Photograph of fixed gear menace by Outlier
Riding in London you encounter all types. In images of cycling cities – Shanghai, Copenhagen, Amsterdam – the cyclists filtering through the congested roads look as if they’re all riding the same bike. Upright, practical, utilitarian, and anonymous. Over here there is no typical cyclist, each one encountered is different to the next – businessmen on Bromptons, sensible office workers on hybrids in high-viz, sporty types with dropped bars and lycra shorts. But there are some that float above the rest of us – not necessarily faster, most certainly not safer, but insufferably cooler.
I’ve played by the rules my whole life; fearful of authority, worried about parental disapproval. I wear a helmet, I stop at red lights, I avoid undertaking busses. My cycling clothes are sensible and practical, my commute treated like any other ride. I’m conscious of my lack of cool, but feel gripped by good sense and manners.
I regularly encounter on my ride to work my commuting nemesis; like the group of lads that hung around at the far end of the playground sharing cigarettes, I am lured by his disregard for rules and authority. His clothes tread carefully the line between practicality and style – dark, a slim cut jacket, jeans, black Sidis and cycling cap, messenger bag slung over his shoulder. His bike a stripped down fixie, simple, elegant. No doubt, on closer inspection, it would reveal nods to obscurity, an eye for tasteful componentry. But most of all, he glides.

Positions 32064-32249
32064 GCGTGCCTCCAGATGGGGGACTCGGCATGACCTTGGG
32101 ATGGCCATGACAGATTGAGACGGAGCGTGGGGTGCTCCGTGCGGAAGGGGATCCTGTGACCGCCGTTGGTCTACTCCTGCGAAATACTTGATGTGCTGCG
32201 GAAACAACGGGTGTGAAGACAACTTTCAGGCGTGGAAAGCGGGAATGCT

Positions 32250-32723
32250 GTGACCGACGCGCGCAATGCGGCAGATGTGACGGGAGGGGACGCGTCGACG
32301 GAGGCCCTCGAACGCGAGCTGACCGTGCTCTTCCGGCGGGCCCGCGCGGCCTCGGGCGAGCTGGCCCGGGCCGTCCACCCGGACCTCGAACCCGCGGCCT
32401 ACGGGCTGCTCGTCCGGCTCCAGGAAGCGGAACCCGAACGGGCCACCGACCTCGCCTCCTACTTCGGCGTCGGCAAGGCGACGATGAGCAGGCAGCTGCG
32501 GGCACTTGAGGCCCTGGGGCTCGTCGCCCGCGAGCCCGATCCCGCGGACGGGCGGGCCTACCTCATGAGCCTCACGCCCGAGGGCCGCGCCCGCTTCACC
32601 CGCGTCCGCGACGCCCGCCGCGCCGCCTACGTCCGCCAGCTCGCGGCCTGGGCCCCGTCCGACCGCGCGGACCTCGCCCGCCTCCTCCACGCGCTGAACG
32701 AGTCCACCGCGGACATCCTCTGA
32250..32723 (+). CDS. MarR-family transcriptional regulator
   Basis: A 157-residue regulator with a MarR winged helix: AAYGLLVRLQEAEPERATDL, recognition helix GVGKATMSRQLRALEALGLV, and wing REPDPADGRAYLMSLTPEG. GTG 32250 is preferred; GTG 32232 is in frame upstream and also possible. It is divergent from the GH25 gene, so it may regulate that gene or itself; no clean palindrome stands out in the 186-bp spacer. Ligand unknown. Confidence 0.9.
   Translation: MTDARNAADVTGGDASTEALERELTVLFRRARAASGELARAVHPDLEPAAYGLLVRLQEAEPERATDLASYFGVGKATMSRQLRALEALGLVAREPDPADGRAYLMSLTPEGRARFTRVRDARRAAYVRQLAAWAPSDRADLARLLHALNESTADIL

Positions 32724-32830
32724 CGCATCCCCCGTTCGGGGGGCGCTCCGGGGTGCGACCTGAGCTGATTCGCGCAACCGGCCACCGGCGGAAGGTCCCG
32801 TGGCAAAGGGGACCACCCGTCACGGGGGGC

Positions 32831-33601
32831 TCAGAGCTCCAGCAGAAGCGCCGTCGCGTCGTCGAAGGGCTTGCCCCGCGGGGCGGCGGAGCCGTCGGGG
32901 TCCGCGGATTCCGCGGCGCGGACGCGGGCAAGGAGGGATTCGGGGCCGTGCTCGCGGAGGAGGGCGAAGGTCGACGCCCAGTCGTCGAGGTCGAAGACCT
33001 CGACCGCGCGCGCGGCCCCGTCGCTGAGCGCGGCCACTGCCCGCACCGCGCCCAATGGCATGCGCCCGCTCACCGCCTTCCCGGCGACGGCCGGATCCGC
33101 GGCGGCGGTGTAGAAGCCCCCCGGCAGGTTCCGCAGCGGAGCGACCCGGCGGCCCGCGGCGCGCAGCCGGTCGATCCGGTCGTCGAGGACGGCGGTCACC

Lean and athletic, yet his pace is insouciant and steady – he never stops. He weaves amongst traffic, only modulating his pace as the obstacles demand – squeezing through gaps, judging speed and distances so as to never have to brake. The lines on the road, the traffic lights, pedestrian crossings, junctions, directional arrows, all mean nothing to him – he goes where he chooses and picks his fastest path.
I’ve seen him hit by a white van. He sprung up as if he’d bounced off the tarmac, and was ready to hold his ground against the offending driver within seconds. Last week I called him a twat when he turned across my path. Part of me wants to see him come a cropper, for an old lady to clobber him with her handbag as he pushes through a crowded zebra crossing, but another part of me wants to be him. To feel that freedom, to be liberated from my conscience that admonishes me for the slightest infraction. I want to be that cool.
Arriving at work we access our secure bike parking through the office building loading bay. Messengers are often hanging around, dropping off a package or waiting for their next assignment. I imagine their thoughts when they see us mollycoddled commuters solemnly pushing our bikes into the lift. Amused by the lumbering mountain bikes and sturdy shoppers, irked by the lightweight racers hamstrung by a stop-start six mile commute.
I want to apologise. For clogging up their roads, for getting in their way. For being fearful and polite. Out in the countryside us racers might own the roads, but here in the city it’s these guys – the outlaws.